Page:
Watering Our Neighbor’s Lawn

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“Watering Our Neighbor’s Lawn,” Ensign, Feb. 1996, 54

Watering Our Neighbor’s Lawn

When I stopped worrying about the boundary between us, I found we both benefited.

We have lived next door to the same family for twenty years. Up until about six years ago when we got an automatic sprinkling system, I struggled to water a twelve-foot-wide strip of grass that adjoins our neighbors’ lawn. Our neighbors have had underground sprinklers for as long as we’ve lived next to them, and their lawn has always looked luxuriously green. The best I could do with my portable sprinkler was to keep our side barely presentable.

Since our neighbors’ lawn was always green, I made sure that none of our water went on their side. Why should I help them when their lawn already looked so good? However, it was hard to water such a narrow section of grass, especially when I was being so stingy with the water. Midway through one summer season, I decided to allow our sprinkler water to freely go over the property line.

To my surprise, our lawn quickly improved. The yellow grass along the property line disappeared, and our side didn’t look so patchy. Soon there was no way to tell where our lawn began and the neighbors’ ended—it was all one beautiful expanse. But the benefit of watering our neighbors’ lawn didn’t end there.

A couple of years ago, our neighbor started mowing our twelve-foot section of grass every time he mowed his lawn. The result is that the property line is no longer apparent, not only because both sides are equally green but also because they are the same height—mowed the same day. This principle of watering your neighbor’s lawn works in other situations to improve and bless lives.

While three college-aged sisters were shopping together one afternoon, they all filled out entry blanks for a new-wardrobe contest, the winner of which would receive a thousand dollars’ worth of clothes. Several weeks later, the youngest sister received a phone call informing her that she had won the prize.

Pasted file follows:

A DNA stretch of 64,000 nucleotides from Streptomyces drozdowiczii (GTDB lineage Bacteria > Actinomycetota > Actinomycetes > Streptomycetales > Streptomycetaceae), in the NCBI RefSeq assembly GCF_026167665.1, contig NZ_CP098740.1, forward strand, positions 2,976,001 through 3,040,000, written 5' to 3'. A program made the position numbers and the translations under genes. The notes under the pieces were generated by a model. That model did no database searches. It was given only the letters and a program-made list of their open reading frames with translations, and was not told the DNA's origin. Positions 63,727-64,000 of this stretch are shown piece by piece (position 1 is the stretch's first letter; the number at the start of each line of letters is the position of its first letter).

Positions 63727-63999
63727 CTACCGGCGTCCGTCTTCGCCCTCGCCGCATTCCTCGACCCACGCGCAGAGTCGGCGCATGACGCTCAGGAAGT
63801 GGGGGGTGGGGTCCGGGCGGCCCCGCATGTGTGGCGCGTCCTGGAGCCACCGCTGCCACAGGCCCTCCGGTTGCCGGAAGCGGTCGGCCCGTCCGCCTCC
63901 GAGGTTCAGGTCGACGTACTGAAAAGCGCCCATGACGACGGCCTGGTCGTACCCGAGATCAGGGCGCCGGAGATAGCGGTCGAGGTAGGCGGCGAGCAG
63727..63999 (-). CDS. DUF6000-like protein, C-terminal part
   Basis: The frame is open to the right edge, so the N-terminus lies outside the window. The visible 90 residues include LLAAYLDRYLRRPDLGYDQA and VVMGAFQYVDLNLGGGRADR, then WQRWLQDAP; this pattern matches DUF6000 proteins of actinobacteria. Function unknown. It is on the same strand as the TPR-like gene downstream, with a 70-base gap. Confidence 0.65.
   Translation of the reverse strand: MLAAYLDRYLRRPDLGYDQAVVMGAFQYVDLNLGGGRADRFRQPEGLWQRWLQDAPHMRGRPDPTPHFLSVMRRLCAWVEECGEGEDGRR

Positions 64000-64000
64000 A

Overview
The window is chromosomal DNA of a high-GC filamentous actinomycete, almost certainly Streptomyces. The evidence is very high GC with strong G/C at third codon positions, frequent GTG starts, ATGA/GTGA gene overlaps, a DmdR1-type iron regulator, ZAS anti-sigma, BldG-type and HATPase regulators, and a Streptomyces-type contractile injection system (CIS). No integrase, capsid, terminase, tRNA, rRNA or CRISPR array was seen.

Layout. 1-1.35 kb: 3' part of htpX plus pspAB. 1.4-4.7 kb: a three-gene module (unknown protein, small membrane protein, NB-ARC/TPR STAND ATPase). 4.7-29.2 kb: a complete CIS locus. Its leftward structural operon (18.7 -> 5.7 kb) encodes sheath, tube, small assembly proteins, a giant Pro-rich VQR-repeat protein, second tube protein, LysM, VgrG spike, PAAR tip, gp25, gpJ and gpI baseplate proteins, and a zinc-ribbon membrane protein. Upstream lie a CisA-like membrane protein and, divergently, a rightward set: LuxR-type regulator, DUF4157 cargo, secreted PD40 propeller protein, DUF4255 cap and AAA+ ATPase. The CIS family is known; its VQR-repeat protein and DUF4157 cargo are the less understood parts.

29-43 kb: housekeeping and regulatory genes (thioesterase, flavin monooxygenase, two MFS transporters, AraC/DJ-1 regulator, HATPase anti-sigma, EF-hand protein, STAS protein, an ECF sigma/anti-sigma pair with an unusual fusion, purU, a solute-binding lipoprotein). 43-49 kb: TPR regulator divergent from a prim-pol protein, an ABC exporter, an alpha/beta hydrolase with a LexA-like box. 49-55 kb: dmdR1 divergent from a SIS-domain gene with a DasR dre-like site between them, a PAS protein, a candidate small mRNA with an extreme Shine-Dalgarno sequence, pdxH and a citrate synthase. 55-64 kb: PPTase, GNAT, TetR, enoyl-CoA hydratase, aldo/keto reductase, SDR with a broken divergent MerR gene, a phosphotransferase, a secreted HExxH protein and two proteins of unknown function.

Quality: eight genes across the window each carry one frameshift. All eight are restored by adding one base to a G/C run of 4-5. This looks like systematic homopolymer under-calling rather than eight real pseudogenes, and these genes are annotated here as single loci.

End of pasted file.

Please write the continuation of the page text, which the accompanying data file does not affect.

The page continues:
Elated, the winning sister began to plan a stylish, color-coordinated wardrobe. But then she thought of all the times she had borrowed her sisters’ clothes. She wondered how she would feel wearing beautiful new clothes while her sisters wore the same old ones. After some deliberation, she decided to split the prize three ways.

Her sisters were deeply touched. However, they insisted that their younger sister keep the prize for herself because she might never have another chance to build the basics of a real wardrobe. By watering each other’s lawns, the family avoided envy and contention and grew in love and unity.

A few years ago a friend of mine was called as ward Primary president. While she was praying about which women should join her in the presidency, she felt impressed to keep the secretary from the previous presidency. However, the secretary seemed unhappy about serving with the new presidency and soon began to decline assignments and miss meetings. When in an attempt to mollify her the president stopped asking the secretary to help so much, the secretary grew even more resistant and said, “Well, it’s obvious you don’t need me.”

As the president prayed for help, she felt prompted to go to the secretary’s house and simply tell her that she loved her. The situation felt tense when the secretary answered her door, but then the president said, “I just came over to tell you that I love you, and I hope we can work well together.”

From that day on, a change began to occur in the secretary. Not only did she start accepting more assignments and participating fully in the presidency, but over the years she and the president became close friends. Even after they were released, their friendship continued to grow stronger. The president’s effort to water the secretary’s lawn paid off in a rich Church-service experience and friendship for both.

The scriptures tell us to “give, and it shall be given unto you; good measure, pressed down, and shaken together, and running over, shall men give into your bosom. For with the same measure that ye mete withal it shall be measured to you again” (Luke 6:38).

When we water our neighbor’s lawn, both we and our neighbor are blessed.

Let’s Talk about It

This article may furnish material for a family home evening discussion or for personal consideration. You might consider questions such as:

  1. What teachings of Jesus Christ support the concept of “watering our neighbor’s lawn”?

  2. Share experiences you had doing a good deed for someone. How did you feel when you were the recipient of someone else’s service?

3. Are there current situations in your life that could benefit from a generous sprinkling of water over the boundary line?

Illustrated by Steve Kropp